The West African country of Mali has provoked a warning from the United States against deploying Russia-backed Wagner (Vagner) Group paramilitary forces after reportedly signing a deal costing $10 million per day with the ostensibly private military company (PMC) with links to the Kremlin.
Russian leader Vladimir Putin has repeatedly denied that the Wagner Group represents the Russian state or is paid by it. He has also said private military contractors can pursue their legitimate business interests anywhere in the world as long as they do not break Russian law.
However, many outside observers believe the Russian GRU, or military intelligence, directly controls or guides the Wagner Group.
Radio Free Europe and Radio Liberty notes that Yevgeniy Prigozhin, a Russian businessman and close associate of Putin reportedly runs the Wagner Group, is sanctioned by the United States, Britain, and the European Union “in connection with his dealings with the Russian Federation’s Ministry of Defense and his efforts to subvert U.S. democratic processes.”
The European Union (EU) also recently slapped sanctions on the Wagner Group for human right violations as just reported by ADN here.
State Department spokesman Ned Price said in a statement on December 15 that the U.S. is “alarmed” by the potential deployment of Wagner Group forces in Mali. He noted that Wagner Group forces “will not bring peace to Mali, but rather will destabilize the country further,” adding that countries with Wagner Group deployments “soon find themselves poorer, weaker, and less secure.”
In his statement, Price cited Libya, the Central African Republic (CAR), Ukraine, and Syria as examples. In these countries he stated, the Wagner Group “stoked conflict and increased insecurity and instability, causing the deaths of local soldiers and civilians and undermining national sovereignty — all while depleting the national treasury and diverting essential resources that could have been used to build the capabilities of the countries’ own armed services.”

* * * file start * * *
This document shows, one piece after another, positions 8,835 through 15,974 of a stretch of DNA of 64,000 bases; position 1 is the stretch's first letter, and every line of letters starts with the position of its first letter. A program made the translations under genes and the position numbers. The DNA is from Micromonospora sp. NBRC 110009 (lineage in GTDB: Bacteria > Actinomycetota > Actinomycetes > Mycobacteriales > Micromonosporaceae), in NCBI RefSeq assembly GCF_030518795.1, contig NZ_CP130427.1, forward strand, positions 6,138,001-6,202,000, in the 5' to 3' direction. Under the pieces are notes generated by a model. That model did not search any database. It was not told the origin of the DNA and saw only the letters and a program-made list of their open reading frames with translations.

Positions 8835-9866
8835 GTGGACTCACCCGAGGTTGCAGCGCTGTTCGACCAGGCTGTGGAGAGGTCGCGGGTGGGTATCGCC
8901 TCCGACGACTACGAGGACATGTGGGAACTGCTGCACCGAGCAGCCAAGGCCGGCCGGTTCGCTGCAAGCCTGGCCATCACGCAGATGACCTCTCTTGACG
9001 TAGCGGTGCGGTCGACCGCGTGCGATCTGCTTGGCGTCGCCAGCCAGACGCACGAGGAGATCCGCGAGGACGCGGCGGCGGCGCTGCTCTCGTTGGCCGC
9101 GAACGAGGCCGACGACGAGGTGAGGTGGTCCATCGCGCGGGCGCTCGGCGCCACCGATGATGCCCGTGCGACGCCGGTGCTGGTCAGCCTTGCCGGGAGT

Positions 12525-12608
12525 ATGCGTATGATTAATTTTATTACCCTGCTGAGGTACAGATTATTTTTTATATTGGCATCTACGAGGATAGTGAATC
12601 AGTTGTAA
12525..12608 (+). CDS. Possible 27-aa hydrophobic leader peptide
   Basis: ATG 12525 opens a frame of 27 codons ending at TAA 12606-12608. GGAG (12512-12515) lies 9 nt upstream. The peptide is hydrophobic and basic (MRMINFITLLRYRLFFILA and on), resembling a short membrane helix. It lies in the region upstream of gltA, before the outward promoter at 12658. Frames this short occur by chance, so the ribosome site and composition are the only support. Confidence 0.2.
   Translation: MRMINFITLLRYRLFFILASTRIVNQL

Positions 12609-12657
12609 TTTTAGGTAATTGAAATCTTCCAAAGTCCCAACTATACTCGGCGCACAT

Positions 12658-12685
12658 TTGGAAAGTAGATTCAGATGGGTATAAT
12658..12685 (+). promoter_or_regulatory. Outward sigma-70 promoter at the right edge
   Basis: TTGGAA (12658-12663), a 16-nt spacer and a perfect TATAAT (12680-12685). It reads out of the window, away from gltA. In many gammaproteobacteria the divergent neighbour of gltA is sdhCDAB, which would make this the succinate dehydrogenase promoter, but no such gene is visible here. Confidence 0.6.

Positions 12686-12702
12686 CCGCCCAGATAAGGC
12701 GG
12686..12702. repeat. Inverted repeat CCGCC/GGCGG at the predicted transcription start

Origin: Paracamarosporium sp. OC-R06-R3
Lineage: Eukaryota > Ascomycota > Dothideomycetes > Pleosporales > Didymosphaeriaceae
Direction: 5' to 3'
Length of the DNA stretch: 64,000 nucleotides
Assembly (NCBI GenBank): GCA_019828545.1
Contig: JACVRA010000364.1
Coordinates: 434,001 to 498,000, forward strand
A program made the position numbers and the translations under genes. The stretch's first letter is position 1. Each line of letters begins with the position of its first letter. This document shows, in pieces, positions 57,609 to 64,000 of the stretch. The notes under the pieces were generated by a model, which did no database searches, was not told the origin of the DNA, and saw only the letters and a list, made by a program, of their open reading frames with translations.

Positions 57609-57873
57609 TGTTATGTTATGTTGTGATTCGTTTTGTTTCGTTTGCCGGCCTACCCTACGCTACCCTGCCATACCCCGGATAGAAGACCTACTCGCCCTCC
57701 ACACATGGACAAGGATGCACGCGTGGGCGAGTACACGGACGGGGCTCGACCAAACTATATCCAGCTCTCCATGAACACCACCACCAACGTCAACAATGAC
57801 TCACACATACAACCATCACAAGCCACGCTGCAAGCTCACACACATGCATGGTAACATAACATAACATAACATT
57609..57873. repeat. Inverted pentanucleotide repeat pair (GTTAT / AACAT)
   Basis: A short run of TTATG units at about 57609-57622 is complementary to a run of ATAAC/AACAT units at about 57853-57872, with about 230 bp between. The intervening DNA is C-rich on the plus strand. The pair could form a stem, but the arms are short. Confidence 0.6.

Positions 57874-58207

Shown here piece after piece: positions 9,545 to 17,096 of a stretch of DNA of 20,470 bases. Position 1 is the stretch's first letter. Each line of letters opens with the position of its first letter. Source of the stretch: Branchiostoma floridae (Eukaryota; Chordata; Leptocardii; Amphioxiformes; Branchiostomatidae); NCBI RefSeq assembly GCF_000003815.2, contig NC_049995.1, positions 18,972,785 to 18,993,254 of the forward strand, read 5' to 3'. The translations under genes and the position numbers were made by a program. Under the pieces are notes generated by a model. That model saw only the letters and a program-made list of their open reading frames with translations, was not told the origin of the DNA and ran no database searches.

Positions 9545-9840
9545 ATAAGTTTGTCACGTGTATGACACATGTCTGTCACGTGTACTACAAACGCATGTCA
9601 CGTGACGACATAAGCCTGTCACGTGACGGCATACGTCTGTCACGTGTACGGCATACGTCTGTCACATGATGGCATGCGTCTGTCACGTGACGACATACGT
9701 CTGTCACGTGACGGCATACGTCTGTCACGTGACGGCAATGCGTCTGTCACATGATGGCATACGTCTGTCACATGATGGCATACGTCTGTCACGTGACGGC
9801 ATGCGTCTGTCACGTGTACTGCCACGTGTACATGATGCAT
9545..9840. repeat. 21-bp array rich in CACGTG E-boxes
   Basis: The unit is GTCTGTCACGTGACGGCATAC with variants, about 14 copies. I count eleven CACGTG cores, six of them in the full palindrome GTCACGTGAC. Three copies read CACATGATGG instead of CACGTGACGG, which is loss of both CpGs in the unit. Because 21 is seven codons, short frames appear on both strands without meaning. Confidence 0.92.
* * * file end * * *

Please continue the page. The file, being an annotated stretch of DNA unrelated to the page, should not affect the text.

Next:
RFERL reported that:
Price added that engaging the Vagner Group “could put at risk” the contributions of more than 20,000 international peacekeepers and troops who serve in Mali at no cost to the government.
In a separate move on December 15, the EU said it would suspend its training mission for soldiers in CAR because of fears the mission could get tied up in violations of international law by Russian mercenaries, including many with the Vagner Group.
The European Union Training Mission in Central African Republic (EUTM RCA) says its job has been complicated by the presence of hundreds of Russian operatives who have arrived since 2018 and have been working in close coordination with the army of the CAR. ADN